Spotify Reverses Decision To Exit Uruguay Market After Government Assurances


Spotify has made a U-turn on its earlier decision to exit the Uruguayan market. The company received assurances from the government that the new copyright law changes would not lead to additional costs for Spotify.

Key Takeaway

Spotify has decided to remain in the Uruguayan market after receiving assurances from the government that it will not incur extra costs due to the new copyright law changes. The company’s concerns about potential double payments for artists have been addressed, leading to a resolution that allows Spotify to continue its operations in Uruguay.

What Led to Spotify’s Initial Decision?

Last October, Uruguay passed a new law that included a provision for fair and equitable remuneration for artists. This encompassed not only the main featured artists but also all individuals involved in the creation of a recording, such as composers, performers, and session musicians.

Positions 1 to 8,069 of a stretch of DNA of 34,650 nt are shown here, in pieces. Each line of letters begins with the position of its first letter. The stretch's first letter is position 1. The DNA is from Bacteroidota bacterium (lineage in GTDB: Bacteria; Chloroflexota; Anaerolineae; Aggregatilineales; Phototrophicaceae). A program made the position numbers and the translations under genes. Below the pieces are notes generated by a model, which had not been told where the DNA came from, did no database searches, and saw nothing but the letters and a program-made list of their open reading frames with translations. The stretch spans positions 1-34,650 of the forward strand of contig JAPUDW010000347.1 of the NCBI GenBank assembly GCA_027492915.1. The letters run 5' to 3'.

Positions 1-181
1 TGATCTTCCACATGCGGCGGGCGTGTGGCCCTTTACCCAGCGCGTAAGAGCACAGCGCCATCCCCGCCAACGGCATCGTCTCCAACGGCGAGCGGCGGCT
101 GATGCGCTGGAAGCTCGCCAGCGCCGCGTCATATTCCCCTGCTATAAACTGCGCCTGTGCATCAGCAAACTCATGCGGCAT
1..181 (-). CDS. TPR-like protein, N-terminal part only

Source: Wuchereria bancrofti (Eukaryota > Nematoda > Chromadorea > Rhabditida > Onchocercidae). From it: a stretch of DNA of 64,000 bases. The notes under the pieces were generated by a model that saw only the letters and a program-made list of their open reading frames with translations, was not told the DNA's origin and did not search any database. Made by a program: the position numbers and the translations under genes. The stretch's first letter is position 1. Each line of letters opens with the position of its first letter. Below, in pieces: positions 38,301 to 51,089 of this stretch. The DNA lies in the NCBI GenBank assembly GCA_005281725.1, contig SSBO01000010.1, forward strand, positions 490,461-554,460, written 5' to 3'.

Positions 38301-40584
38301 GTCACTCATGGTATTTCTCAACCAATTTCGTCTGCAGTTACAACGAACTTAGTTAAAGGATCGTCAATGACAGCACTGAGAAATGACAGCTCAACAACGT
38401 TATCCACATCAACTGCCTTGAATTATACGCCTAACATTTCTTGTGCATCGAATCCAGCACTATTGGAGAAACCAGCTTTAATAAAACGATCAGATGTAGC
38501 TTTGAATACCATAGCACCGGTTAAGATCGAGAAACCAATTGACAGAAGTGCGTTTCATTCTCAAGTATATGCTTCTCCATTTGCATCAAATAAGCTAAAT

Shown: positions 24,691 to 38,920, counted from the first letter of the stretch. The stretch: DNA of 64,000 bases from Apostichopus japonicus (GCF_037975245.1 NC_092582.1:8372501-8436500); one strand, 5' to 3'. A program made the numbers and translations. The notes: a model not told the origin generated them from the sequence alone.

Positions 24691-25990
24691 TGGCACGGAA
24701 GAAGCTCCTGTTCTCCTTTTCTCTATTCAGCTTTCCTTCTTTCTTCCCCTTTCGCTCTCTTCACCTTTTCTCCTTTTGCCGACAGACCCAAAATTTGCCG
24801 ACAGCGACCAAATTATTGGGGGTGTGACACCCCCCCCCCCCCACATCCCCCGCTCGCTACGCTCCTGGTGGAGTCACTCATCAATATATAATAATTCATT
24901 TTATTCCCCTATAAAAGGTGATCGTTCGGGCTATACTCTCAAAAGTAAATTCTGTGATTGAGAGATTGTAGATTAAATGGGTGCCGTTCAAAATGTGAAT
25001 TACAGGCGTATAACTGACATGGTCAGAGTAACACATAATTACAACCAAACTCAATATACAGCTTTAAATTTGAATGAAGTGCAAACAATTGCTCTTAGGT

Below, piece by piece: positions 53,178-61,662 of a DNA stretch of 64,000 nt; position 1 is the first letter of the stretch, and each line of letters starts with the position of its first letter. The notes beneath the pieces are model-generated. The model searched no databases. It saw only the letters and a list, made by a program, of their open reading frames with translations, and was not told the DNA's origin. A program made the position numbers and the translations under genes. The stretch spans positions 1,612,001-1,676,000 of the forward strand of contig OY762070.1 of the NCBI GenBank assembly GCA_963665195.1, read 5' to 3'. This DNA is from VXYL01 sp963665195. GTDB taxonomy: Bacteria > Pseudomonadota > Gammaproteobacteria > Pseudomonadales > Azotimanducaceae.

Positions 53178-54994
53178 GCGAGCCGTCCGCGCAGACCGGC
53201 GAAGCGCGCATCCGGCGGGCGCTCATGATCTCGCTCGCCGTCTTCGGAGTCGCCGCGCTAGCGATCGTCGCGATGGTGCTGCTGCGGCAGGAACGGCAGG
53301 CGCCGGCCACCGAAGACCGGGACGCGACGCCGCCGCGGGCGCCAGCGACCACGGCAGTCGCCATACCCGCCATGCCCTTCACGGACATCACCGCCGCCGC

Spotify’s Concerns and Public Response

Spotify expressed concerns about potentially having to pay artists twice for the same songs due to the new law. The company sought clarity on who would be responsible for issuing payments to the additional individuals covered by the law, as it already pays a significant portion of its revenue to record labels and publishers.

Spotify announced its decision to phase out its service in Uruguay, prompting over 40,000 people to sign a petition urging the government to ensure Spotify’s continued presence in the country. President Luis Lacalle Pou acknowledged the significance of the platform and indicated that the government was working to resolve the situation.

Resolution and Government Assurances

Following the public outcry and discussions with the government, Spotify confirmed that it will not exit the Uruguayan market. The government assured the company that it would not be held responsible for additional costs related to artist payments. Spotify emphasized that the rightsholders, to whom it already pays approximately 70% of its music-generated revenue, should assume responsibility for these costs.

Leave a Reply

Your email address will not be published. Required fields are marked *